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Personal Communication Services (PCS) Protection in Power Transmission Corridors

Can be a dangerous location to place a wireless cellular tower antenna without 'Expert Engineering' support

by Ernest M. Duckworth Jr., P.E., President of LPGI



PCS providers are joining with power companies to acquire space for their antenna sites within power company high voltage transmission corridors. These site locations require T1 Carrier/telephone communications service and must be protected with a High Voltage Interface (HVI), similar to the requirements outlined in IEEE Std. 487-2000 if wire-line communications are being used. The entrance of 120/240 AC power to these locations, to locally power wireless equipment, also requires special engineering design.

A particular location along a power line corridor will generally experience many more faults in a year than a substation location, because of the fault current distribution. Most of these faults are initiated from lightning. Although a corridor may experience more faults than any one substation, the fault current at any tower location is expected to be generally less in magnitude, because of this current distribution from the Overhead Ground Conductors (OGC).

This lower fault current at any particular tower location is countered with a generally higher resistance grid ground built at the base of these towers for the cellular site. Thus, the expected Ground Potential Rise (GPR) at these antenna sites is comparable to the GPR expected at most power plants and substations. Recently calculated GPRs have been between 3kV Peak and 30kV peak, well within the capability of wire-line isolation products on the market today. A fiber network design all the way back to the serving Central Office (CO) is the best alternative available, if budget permits.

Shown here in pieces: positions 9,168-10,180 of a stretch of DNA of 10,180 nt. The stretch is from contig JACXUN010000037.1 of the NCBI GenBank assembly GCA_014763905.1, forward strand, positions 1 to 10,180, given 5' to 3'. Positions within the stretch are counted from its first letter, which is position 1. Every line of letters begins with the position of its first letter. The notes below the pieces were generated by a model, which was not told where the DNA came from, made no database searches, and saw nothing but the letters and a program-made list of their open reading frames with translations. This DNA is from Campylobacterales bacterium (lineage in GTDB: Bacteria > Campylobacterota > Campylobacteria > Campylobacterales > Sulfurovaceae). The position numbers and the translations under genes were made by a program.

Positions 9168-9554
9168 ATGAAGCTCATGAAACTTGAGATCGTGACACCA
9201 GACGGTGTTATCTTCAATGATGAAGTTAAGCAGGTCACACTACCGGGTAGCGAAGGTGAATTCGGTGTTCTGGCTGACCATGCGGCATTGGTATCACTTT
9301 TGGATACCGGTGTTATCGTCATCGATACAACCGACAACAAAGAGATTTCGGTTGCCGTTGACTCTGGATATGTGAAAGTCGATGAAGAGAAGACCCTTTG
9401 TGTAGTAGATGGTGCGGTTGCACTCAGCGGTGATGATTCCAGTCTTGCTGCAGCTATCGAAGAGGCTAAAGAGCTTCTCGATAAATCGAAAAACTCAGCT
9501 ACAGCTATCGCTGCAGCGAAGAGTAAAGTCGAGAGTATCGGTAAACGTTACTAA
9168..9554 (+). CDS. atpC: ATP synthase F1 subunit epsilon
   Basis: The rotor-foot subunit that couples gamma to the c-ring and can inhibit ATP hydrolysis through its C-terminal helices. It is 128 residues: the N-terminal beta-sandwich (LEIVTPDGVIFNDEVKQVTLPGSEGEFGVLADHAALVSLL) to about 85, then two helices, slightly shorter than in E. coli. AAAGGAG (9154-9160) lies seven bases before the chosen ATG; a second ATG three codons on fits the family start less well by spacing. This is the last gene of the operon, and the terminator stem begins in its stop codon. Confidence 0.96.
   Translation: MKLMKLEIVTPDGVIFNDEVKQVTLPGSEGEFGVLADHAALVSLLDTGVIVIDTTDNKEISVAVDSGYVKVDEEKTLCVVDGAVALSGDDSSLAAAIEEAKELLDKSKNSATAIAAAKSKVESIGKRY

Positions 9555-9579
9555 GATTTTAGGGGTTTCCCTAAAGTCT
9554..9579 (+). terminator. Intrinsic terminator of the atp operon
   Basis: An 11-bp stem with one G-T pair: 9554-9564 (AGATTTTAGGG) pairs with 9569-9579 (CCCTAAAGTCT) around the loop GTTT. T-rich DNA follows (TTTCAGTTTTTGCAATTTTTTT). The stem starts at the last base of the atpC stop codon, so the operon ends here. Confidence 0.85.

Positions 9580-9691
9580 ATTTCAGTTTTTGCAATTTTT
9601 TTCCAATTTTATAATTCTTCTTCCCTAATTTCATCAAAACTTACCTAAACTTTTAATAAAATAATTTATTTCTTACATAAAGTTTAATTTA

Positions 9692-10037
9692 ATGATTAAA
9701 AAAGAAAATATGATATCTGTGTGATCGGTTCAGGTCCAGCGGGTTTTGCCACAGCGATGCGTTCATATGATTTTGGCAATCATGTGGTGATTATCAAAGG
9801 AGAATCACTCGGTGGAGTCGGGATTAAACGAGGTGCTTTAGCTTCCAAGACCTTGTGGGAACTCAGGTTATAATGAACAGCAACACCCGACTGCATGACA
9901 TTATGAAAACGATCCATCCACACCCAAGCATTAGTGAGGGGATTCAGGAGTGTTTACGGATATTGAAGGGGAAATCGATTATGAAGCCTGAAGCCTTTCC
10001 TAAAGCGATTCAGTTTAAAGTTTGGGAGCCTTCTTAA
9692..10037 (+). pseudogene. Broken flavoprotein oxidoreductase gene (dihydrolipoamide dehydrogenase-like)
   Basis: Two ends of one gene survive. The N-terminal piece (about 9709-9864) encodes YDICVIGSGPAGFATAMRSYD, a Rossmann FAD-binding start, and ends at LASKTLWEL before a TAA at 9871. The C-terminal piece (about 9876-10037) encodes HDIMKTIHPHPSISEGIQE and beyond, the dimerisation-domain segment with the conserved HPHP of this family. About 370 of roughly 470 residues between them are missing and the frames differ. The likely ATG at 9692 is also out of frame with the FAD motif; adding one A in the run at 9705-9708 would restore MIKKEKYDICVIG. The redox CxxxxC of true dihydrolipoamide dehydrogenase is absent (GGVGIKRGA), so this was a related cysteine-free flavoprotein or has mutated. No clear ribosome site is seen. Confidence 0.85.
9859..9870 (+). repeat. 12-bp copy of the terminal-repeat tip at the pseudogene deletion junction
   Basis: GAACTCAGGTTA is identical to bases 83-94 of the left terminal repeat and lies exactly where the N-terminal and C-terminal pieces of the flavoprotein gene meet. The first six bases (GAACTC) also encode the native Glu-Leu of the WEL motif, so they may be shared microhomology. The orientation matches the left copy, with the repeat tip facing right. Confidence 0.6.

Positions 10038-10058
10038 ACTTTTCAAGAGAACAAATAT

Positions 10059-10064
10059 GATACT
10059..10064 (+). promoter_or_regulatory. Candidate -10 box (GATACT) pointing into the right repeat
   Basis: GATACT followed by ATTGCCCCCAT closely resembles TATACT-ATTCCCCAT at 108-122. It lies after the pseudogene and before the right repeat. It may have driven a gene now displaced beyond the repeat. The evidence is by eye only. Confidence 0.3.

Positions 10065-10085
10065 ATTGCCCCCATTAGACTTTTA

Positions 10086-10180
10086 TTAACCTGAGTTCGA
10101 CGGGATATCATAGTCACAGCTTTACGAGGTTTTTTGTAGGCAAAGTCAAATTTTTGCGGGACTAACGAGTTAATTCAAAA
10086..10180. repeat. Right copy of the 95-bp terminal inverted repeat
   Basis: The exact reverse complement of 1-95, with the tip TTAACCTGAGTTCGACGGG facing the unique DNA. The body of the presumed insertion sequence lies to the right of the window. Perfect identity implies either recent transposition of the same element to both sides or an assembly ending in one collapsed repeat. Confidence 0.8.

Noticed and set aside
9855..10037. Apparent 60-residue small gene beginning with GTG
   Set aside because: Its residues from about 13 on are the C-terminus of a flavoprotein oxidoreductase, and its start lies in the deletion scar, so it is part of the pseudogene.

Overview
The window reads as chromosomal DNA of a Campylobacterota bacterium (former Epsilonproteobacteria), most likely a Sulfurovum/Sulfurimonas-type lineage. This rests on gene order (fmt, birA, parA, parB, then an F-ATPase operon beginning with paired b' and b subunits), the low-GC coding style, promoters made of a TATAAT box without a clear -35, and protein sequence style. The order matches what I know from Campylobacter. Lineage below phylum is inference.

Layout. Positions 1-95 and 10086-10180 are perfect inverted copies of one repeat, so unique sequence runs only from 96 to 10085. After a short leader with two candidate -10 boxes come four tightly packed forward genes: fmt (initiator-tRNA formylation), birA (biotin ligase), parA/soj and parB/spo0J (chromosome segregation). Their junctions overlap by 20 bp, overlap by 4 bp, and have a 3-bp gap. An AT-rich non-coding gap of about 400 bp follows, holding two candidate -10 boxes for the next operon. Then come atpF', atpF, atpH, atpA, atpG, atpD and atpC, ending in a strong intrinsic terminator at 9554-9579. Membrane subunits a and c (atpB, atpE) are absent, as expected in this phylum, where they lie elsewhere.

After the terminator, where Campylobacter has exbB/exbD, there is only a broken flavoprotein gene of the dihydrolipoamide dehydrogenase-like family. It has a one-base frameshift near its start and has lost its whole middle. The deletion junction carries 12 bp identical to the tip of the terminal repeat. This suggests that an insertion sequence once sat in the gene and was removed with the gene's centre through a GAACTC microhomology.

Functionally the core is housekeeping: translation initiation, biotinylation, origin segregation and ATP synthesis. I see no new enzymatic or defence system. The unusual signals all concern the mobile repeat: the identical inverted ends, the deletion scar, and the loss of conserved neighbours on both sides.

If wire-line communications is to be used, the dedicated cable serving the antenna site should be high dielectric cable of approximately 150 feet in length and perpendicular to the high voltage corridor. This cable should be in PVC conduit for at least the last 50 feet coming into the corridor. This cable run should be kept away from the tower legs to prevent lightning damage from arcing. Lightning will arc 8 feet in 100 meter-ohm soil and will arc 25 feet in 1000 meter-ohm soil.

To insure the complete safety of the general purpose telephone cable plant (serving other customers), the dedicated cable can be spliced to gas tube protectors where it meets the general purpose cable. Thus, if the HVI fails, the general purpose cable plant would not be exposed to the fault current.

It is important to remember that a HVI is absolutely required by IEEE Std. to protect the safety of personnel, equipment and cable plant in High Voltage Locations from the dangers of a remote ground (the other end of a wire-line communication circuit). This remote ground comes from wire-line communications serving these locations. The only way to eliminate the danger of a remote ground is to provide a fiber network all the way back to the serving central office. Fiber optic extensions are not a solution to eliminating a remote ground.

It is equally important to remember that these HVI locations should not be worked on (maintained) during lightning storms. In addition, working at a HVI requires proper protection of personnel by utilizing special 20kV rubber gloves and 20kV rubber mat. A fiber optic network solution does not remove the dangers to personnel working at these locations, particularly during bad weather conditions.

Require expert engineering support? Contact us.

LPGI & Affiliates
962 Coronado Drive
Sedalia, CO 80135-8303
303.688.5800
Fax: 303.688.5551

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